Barry Zito

MLB talent level at its nadir

Have you ever watched a professional sporting event and been shocked at the level of play from the athletes? That’s nearly a nightly experience when it comes to Major League Baseball. There are hundreds of baseball players in the bigs right now who have no business being in the Show. But it’s not their fault, because with 30 teams, the talent has been watered down to an embarrassing level. As the years go by, and we lose more athletes to other sports (including rising ones like soccer), I fear we may soon see the collapse of fundamentals altogether.

Former Giants broadcaster Hank Greenwald, a guy I admire very much, once made a poignant observation about baseball. In remembering his quote the best I can, he said, “We have better athletes playing the game today. You’ll see a Willie Mays catch every night on ESPN. But we have worse baseball players. No one can bunt. There’s bad base running. And nobody ever throws the ball to the cut-off man.” Hank is correct that the players are bigger, faster, and stronger now. They stay in shape all year and treat their bodies better in the offseason. And the number of pitchers throwing 99 mph is at an all-time high. The only problem is that most of them were rushed to the Major Leagues.

The entire concept of paying someone your hard-earned cash to watch them play a sport is slipping away in baseball. Just look at the 2015 Oakland A’s: Marcus Semien is learning how to play shortstop at the big league level. Sam Fuld can’t hit .200 to save his life. Billy Butler is a double-play machine. The bullpen has no idea how to get anyone out. And they’ve started guys like Aaron Brooks, Felix Doubront and Cody Martin on the mound — all three of those guys should pay to play, not the other way around. Then yesterday they had Barry Zito pitch again, which was beyond pointless.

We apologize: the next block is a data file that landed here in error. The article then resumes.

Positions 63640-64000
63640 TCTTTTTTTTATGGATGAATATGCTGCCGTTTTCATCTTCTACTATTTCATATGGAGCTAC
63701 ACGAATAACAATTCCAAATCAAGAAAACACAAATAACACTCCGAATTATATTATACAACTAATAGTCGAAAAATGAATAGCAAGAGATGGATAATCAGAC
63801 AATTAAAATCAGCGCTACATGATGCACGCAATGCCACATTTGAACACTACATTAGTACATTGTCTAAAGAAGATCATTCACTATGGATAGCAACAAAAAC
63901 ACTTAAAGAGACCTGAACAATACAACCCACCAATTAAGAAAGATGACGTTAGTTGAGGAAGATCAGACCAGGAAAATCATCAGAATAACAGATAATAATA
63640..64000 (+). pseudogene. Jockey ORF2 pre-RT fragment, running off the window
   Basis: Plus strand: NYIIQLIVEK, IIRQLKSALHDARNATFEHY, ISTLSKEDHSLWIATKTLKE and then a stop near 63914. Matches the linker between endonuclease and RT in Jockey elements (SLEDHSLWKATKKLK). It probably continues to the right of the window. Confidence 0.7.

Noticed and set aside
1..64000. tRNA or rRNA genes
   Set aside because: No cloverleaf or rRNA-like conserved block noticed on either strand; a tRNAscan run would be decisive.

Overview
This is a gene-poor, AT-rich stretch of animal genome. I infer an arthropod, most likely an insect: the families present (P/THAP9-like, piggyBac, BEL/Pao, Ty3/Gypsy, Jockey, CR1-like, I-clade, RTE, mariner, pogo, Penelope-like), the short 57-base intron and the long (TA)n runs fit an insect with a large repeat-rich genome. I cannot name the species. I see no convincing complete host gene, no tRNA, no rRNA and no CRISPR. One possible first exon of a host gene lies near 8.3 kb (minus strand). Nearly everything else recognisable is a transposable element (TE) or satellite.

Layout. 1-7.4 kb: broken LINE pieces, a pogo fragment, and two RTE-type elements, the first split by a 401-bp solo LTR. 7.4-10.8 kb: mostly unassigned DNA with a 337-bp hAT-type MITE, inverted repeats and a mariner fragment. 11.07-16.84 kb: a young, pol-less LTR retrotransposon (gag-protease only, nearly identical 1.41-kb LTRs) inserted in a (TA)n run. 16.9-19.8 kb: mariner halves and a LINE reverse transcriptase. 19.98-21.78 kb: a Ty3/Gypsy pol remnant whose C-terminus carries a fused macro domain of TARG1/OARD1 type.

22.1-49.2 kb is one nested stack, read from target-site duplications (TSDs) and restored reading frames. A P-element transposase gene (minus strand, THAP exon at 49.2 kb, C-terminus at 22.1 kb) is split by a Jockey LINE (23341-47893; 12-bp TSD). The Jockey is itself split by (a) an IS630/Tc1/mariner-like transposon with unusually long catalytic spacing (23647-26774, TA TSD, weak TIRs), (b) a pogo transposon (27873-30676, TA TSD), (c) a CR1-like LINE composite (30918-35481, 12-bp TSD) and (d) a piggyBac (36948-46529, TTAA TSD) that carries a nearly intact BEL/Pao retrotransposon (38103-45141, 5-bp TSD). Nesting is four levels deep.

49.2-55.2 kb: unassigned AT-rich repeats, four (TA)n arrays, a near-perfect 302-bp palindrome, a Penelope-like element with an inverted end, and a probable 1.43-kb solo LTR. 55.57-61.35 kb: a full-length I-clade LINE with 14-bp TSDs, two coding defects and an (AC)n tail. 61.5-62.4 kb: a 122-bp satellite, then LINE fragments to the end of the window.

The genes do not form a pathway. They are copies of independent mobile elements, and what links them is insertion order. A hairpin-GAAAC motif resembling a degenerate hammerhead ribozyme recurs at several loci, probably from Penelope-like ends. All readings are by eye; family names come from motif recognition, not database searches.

I was all for the gimmick game at the Coliseum last Saturday when Zito faced his old chum Tim Hudson. But why would the A’s start him again against the Angels? L.A. is fighting with Houston for that last Wild Card spot and the A’s pitched a guy who was retired a fortnight ago. I know the rotation has been decimated, and with Sonny Gray being shelved the last week of the season, all five original members from Opening Night are now all gone. But still, this game was no gimmick — it had a direct impact on the pennant race. Thank goodness Oakland won.

This is where we are now. Guys like Zito get starts mainly because the talent level in baseball is at a new low. I know people who are bragging about a guy on the A’s because he’s hitting .250. Is this what we have come to? Our standards have dropped so low that we think it’s cute when Eric Sogard hits one solitary home run for the entire season. We’ve come to accept it, and it’s disturbing. If a player can’t hit, then get lost. If a pitcher can’t get anybody out, then please leave. If a player can’t field a ground ball, then hit the road! What the hell are we paying our money for? Worse yet, what are we spending our time on? I know baseball is a game about failure, but it shouldn’t be about abject, humiliating failure.

Baseball hit rock bottom yesterday. And it’s only going to get worse, because we continue to put up with it. Still, I’ll be back at spring training, excited like I always am, because I love the A’s. It’s just a sour, little secret we all keep to ourselves: that most baseball players really stink. Fans and the media will continue to make excuses for them. Shhh. Don’t ruin the fun.

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